Goodzer’s Merchant Center Goes Beyond NAP into Enhanced Data

A recent study showed that brands are struggling to provide “depth” of content online. Outside of name, address and phone number, consumers aren’t getting access to richer and more engaging content like pictures, videos, payment types, services, etc. While the study was representative of brands, the problem isn’t unique to them.

In an attempt to improve the richness of business data found online for both brands and SMBs, Goodzer has launched Merchant Center, a self-serve tool for service-based businesses to update their offerings that are then published on Goodzer’s Partner Network. The data is distributed and published as “Service Menus” via Goodzer’s automated technology.

According to Mike Wilson, CEO at Goodzer, the company has more enhanced profiles than anyone else with more than 2.5 billion offerings spanning 2.5 million US locations in the retail and services space (retail = 500K, services = 2M).

“We create rich, detailed profiles that focus on specific offerings such as service lists, descriptions, prices, and inventory,” said Wilson. “This is the information users really need to be able to make purchase decisions and it is presented to them as full service menus, apart from the basic profile.”

While the company specifically called out Merchant Center’s value for service-based SMBs in the press release, the solution has multi-location and national application as well. With a partner network that reaches over 200 million users per month and includes partners such as YP, Avantar, MyTime and CitySearch.com, the solution addresses needs for businesses big and small.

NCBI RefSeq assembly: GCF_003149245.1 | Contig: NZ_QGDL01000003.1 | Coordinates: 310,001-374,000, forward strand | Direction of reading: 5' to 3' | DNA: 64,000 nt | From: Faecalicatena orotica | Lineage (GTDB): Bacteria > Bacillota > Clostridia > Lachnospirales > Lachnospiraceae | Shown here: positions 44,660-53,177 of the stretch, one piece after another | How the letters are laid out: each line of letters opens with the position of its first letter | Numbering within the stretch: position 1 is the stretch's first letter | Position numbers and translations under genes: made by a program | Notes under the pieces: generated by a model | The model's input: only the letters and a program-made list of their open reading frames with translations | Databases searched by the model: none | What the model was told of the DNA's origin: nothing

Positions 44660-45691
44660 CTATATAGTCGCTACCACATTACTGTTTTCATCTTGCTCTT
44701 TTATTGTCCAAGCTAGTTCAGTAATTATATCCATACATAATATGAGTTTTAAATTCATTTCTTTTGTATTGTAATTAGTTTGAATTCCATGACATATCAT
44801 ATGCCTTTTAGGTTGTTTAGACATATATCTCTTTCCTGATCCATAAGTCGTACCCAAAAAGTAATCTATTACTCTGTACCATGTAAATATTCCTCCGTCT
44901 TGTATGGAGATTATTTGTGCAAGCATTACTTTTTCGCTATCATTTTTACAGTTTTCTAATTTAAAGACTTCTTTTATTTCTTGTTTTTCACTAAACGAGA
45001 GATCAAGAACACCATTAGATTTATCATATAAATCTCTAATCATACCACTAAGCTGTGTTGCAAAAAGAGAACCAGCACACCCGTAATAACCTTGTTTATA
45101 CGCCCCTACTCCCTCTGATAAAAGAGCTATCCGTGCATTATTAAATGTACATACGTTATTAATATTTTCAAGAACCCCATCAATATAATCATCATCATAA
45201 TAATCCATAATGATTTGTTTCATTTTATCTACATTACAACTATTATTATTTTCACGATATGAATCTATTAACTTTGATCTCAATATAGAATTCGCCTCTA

The self-serve component of the Merchant Center alleviates any concerns related to the accuracy of the data, allowing Goodzer to be a source of “verified” business information. However, self-service presents the common challenges faced by any other self-serve tool, especially among SMBs, such as facilitating participation, need for education, support, etc.

Overall, the local services space is a highly contentious one. Many local search sites have been integrating business services to search results in order to make it easier to interact and transact with local service providers online. However, the importance of more fundamental aspects of local search – rich business data and information – shouldn’t be overlooked.

According to Placeable’s recent study referenced earlier, greater depth of content produces higher “click-to-brick” conversion rates and supports other marketing calls-to-action.  The study explained that richer, more engaging content is an important factor of local online marketing success.

Goodzer’s efforts with Merchant Center are definitely needed and helpful for both consumers and merchants. But what about pictures, videos, payment types, accessibility, parking, etc.? Since local business data comes in many forms, there are still a number of opportunities to improve the “depth” of this data online.

Stay ahead of the curve and get the latest on Local straight to your inbox.

By submitting this form, you agree to receive communications from Localogy. You can unsubscribe at any time.

Leave a Reply

Related Resources

What’s Behind the Rise in Retail Media Networks?

You may have noticed an acceleration in the number of headlines about retail media networks. For those unfamiliar, these are self-contained ad networks launched by retailers. We examine the drivers & dynamics.

Benchmark Bytes: What’s the Time Horizon for SMB SaaS Adoption?

Benchmark Bytes is a series that examines Localogy’s original data on SMB tech deployment. Based on its recent Small Business Trends report, each installment drills down on a data excerpt and draws out meaning for Localogy Insider readers.